Kota Kinabalu: For the first time, a special award will be given to recipients from indigenous communities in Malaysia for promoting the rights of indigenous people in the coming national-level World Indigenous Peoples Day celebration.
It was reliably learnt that recipients from Sabah, home to the largest number of ethnic communities in the country, are on the list.
The award gives recognition to the recipients’ outstanding life’s work in advocating the rights of indigenous peoples, most often under extreme hardships and pressures.
The national-level celebration, which is hosted by rotation among the three regions in Malaysia, is held in Selangor this year from August 6 to 9 at Taman Botani Negara, Shah Alam.
The annual event is co-organised by the Malaysian Indigenous Peoples Network together with Tourism Selangor and also in collaboration with Asia Indigenous Peoples Pact (AIPP) to bring together international and local participants.
This year’s theme is “Back to the roots, #Landrightsnow!” in conjunction with the worldwide “Land Rights Now” campaign to protect and increase global recognition of Indigenous Peoples’ land rights.
Among the highlights of the programme are the Indigenous Youth Jamboree from August 4 to 5 followed by Tourism Selangor Indigenous Arts Festival from August 6 to 7 as well as cultural events, youth activities and discussions.
“We hope this year we can bring more people to the event, and to focus more on solidarity among participants,” said Yusri Ahon, President of the Malaysian Indigenous Peoples Network.
He also said that in conjunction with the event, the organisation would be advocating for the urgent need to implement the commitment by the Government of Malaysia to respect the customary lands rights of Indigenous Peoples in the country.
About 5,000 people including indigenous community representatives from Sabah, Sarawak and the peninsular as well as the public are expected to participate in the celebration.
There will also be indigenous representatives from other countries such as Cambodia, Thailand and Indonesia.
The United Nations General Assembly decided that the International Day of the World’s Indigenous Peoples should be observed on August 9 every year. The date marks the day of the first meeting, in 1982, of the UN Working Group on Indigenous Populations of the Sub-Commission on the Promotion and Protection of Human Rights.
In 1990, the UN General Assembly proclaimed 1993 the International Year of the World’s Indigenous Peoples and later established two International Decades of the World’s Indigenous Peoples: the first 1995-2004 and the second 2005-2014 with the goal of strengthening international cooperation for solving problems faced by indigenous peoples in areas such as human rights, the environment, development, education, health, economic and social development.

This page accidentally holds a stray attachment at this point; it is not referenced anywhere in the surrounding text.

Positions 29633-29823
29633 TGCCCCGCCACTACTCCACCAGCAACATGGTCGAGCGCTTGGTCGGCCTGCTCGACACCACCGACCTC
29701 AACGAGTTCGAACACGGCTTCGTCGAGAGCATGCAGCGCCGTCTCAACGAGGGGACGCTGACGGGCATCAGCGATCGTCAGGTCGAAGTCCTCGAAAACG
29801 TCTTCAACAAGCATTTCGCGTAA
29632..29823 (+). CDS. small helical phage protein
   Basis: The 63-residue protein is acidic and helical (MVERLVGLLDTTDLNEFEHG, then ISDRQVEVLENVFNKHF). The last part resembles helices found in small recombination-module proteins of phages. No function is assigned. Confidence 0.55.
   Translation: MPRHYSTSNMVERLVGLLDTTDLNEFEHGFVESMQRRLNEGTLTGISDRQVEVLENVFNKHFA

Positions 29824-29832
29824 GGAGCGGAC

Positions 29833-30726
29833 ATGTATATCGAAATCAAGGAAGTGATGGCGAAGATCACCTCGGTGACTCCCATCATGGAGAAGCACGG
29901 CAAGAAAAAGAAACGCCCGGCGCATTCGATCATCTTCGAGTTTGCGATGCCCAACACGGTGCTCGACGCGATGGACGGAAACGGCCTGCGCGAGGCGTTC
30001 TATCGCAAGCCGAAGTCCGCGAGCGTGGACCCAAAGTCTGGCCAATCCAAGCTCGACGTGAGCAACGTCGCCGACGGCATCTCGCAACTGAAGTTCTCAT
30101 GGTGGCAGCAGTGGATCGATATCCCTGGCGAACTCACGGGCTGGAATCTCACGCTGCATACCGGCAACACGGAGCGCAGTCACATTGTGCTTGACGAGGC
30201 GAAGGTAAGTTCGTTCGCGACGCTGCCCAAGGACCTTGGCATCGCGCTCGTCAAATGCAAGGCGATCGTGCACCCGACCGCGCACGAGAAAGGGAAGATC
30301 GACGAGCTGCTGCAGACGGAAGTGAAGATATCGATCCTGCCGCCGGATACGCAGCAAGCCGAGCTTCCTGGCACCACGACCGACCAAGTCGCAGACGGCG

As requested in the outcome document of the 2014 World Conference on Indigenous Peoples, a UN System-Wide Action Plan on the rights of indigenous peoples was developed by the Inter-Agency Support Group on Indigenous Issues in 2015, in consultations with indigenous peoples, UN Members States, UN agencies and other stakeholders.
It aims to ensure a coherent approach to achieving the ends of the UN Declaration on the Rights of Indigenous Peoples, including through improved support to Member States and indigenous peoples.
On the global stage, this year’s International Day of the World’s Indigenous Peoples is devoted to the right to education.
The right of indigenous peoples to education is protected by the UN Declaration on the Rights of Indigenous Peoples, which in Article 14 states that “Indigenous peoples have the right to establish and control their educational systems and institutions providing education in their own languages, in a manner appropriate to their cultural methods of teaching and learning.”
The right of indigenous peoples to education is also protected by a number of other international human rights instruments, including the Universal Declaration of Human Rights.
In spite of these instruments, the right to education has not been fully realised for most indigenous peoples, and a critical education gap exists between indigenous peoples and the general population.
There are an estimated 370 million indigenous people in the world, living across 90 countries.
They make up less than 5 per cent of the world’s population, but account for 15 per cent of the poorest.
They speak an overwhelming majority of the world’s estimated 7,000 languages and represent 5,000 different cultures.